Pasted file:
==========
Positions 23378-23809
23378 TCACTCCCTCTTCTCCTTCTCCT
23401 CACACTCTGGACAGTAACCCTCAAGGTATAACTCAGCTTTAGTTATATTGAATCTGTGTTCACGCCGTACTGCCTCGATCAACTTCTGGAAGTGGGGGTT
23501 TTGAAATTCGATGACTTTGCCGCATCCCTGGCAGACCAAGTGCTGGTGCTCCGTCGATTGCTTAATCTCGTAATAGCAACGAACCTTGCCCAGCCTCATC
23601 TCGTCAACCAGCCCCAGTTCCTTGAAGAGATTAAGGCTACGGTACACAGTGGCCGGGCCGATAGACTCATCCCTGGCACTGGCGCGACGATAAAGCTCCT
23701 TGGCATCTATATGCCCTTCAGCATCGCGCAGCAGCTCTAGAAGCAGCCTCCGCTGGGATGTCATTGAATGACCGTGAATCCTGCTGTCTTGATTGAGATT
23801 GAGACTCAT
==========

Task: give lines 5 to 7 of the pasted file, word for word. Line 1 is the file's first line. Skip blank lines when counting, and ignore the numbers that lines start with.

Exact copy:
23601 TCGTCAACCAGCCCCAGTTCCTTGAAGAGATTAAGGCTACGGTACACAGTGGCCGGGCCGATAGACTCATCCCTGGCACTGGCGCGACGATAAAGCTCCT
23701 TGGCATCTATATGCCCTTCAGCATCGCGCAGCAGCTCTAGAAGCAGCCTCCGCTGGGATGTCATTGAATGACCGTGAATCCTGCTGTCTTGATTGAGATT
23801 GAGACTCAT